News Headline: Groups Raising Radon Awareness
Outlet Full Name: Statesman Journal
Author: No author
West Salem parents anxiously awaiting the release of a report on a possible environmental cause for a string of childhood cancer cases there wonder — was radon responsible?
A U.S. Environmental Protection Agency preliminary study, tentatively scheduled for release this week, will examine that theory, as well as looking at a long list of possible contaminants such as pesticides and heavy metals.
One thing is sure: Whether it contributed to the cancer cases or not, radon is dangerous. And it’s widespread in Oregon, Salem, and especially West Salem.
“You can’t see it, smell it or taste it,” said Tiffany Belser of the American Lung Association. “That’s why we’re encouraging people to test their homes.”
Radon occurs naturally in the soil. When indoor levels get too high, it becomes hazardous.
The American Lung Association estimates that as many as one in 10 Oregon homes have high radon levels.
“The majority of ZIP codes in the Salem area are at least moderate to high in radon levels,” said Steve Tucker, president of Cascade Radon Inc., a radon remediation company. “West Salem definitely sticks out.”
Legislation passed in 2010 designated seven Oregon counties, including Polk County, as potentially high radon areas.
Since April 2011, the law has required new residences and publicly funded buildings in those counties to include radon mitigation components.
But Tucker said there are two problems with the law.
It doesn’t require contractors doing radon testing or remediation to have any special training.
“A plumber, painter, anybody and their aunt and uncle could do it,” he said.
And although the law says new houses must be built with radon remediation systems in place, it doesn’t require any testing or require the systems to be activated.
Homeowners think, “I’ve got these pieces of pipe in my house, therefore it’s doing something,” Tucker said. “But it’s there to activate should the house test high for radon.”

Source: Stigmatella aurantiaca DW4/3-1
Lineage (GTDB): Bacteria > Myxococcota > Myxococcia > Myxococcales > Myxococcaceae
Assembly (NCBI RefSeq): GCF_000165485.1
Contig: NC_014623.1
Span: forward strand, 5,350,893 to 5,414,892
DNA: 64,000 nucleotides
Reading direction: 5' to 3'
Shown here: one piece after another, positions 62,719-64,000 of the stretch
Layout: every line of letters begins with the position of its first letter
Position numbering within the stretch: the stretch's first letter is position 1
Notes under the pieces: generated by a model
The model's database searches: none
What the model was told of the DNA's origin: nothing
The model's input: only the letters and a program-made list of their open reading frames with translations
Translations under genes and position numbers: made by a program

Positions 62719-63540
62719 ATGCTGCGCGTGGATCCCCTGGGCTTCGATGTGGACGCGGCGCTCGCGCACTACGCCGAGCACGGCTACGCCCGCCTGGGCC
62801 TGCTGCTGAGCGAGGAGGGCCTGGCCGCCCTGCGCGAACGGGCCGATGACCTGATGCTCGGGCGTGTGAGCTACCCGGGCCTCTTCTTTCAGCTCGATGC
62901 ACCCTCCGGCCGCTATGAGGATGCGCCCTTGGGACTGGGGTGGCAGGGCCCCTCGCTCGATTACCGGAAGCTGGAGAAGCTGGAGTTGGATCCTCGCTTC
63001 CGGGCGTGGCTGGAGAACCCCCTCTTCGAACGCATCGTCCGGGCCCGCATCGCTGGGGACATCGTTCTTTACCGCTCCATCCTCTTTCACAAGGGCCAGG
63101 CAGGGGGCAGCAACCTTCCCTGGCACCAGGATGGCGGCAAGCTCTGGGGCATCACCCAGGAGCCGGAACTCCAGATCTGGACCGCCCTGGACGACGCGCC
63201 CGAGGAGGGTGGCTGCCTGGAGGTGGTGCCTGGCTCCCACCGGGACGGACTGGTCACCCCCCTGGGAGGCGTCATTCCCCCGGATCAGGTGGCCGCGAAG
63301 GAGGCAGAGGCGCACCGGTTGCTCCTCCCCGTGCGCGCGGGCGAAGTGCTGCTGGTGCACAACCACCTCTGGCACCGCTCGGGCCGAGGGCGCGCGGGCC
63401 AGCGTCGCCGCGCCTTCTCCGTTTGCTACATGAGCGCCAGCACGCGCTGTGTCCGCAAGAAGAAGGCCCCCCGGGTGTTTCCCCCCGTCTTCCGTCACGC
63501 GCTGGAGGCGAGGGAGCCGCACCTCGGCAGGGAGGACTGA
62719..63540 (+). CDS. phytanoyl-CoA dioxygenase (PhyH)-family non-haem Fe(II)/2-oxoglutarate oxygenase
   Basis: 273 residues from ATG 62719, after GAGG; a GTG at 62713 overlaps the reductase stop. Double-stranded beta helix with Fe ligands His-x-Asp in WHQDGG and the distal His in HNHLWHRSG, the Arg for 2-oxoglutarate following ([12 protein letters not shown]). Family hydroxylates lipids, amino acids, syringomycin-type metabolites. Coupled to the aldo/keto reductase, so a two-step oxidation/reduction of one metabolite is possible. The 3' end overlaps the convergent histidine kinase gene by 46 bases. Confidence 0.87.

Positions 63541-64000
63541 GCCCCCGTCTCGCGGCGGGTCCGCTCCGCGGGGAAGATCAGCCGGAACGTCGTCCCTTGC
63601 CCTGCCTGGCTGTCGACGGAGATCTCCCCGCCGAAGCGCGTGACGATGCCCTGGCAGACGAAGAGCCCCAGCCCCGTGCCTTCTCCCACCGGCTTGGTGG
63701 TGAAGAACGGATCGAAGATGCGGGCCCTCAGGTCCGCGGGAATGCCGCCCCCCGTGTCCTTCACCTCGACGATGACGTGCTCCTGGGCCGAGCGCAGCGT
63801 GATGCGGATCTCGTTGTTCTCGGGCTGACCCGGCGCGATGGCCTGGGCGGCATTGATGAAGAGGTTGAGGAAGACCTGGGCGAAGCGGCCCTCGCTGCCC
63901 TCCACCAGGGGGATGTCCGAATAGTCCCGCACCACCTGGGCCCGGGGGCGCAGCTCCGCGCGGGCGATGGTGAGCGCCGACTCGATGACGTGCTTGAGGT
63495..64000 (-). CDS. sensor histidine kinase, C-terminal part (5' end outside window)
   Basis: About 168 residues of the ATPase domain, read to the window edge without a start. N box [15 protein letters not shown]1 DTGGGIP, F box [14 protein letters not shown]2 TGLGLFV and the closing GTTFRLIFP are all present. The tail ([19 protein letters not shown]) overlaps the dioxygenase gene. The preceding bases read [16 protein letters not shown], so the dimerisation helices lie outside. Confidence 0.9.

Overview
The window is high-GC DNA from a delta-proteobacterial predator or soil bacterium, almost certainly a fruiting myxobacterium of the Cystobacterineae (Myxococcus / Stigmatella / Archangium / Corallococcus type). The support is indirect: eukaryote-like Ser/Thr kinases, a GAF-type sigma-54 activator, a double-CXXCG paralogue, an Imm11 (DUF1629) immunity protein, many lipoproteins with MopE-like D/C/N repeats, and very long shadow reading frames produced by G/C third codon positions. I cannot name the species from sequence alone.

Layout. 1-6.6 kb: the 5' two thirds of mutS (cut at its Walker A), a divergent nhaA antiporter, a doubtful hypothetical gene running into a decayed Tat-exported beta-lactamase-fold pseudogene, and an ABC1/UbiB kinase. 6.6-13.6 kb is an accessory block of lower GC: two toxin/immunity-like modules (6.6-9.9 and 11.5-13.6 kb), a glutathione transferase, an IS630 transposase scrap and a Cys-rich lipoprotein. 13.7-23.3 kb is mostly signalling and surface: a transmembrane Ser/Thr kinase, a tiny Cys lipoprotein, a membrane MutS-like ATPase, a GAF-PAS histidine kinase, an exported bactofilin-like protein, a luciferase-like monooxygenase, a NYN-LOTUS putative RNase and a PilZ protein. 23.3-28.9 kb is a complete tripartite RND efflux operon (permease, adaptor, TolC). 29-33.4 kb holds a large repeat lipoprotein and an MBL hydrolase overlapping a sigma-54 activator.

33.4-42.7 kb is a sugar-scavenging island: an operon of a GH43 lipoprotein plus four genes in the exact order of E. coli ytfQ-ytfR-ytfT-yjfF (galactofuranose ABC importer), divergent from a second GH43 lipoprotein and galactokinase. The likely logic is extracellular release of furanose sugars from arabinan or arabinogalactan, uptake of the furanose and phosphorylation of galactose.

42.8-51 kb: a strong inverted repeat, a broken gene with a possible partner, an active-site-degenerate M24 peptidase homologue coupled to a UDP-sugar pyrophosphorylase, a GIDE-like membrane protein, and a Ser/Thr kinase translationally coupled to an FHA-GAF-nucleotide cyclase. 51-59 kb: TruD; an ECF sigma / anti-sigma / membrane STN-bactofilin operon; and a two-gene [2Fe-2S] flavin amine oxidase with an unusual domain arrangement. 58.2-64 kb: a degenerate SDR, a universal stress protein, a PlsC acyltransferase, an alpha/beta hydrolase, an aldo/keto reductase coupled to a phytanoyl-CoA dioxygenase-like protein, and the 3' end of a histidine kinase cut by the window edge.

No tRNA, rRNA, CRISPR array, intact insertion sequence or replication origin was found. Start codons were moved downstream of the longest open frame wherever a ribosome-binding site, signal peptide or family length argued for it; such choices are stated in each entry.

Salem-Keizer schools have been testing for radon since 2001, district spokesman Jay Remy said.
This year alone, the district tested at 12 elementary schools, five middle schools and two high schools.
That included all but one of West Salem’s eight schools. Brush College Elementary was tested in previous years.
Two lower-level classrooms at West Salem tested slightly higher than the 4 picocuries per liter of air (pCi/L) that the EPA says is potentially life-threatening. The district has worked to remediate problems in those rooms.
Meanwhile, the American Lung Association has decided to hold its annual radon awareness event in Salem next month.
“We want to bring awareness to radon,” Belser said. “We know it’s responsible for over 20,000 lung cancer deaths each year in the United States. It is the leading cause of lung cancer among nonsmokers and the second-leading cause among smokers.”
Speakers will include experts from the American Lung Association, Portland State University, Salem Health, the Oregon Health Authority, Salem-Keizer School District and area radon mitigation companies.
“We’ll provide information, basic facts about health-related risks, and ways people can protect themselves,” Belser said. “We are encouraging people to test their homes and informing people what they can do if they have high levels of radon.”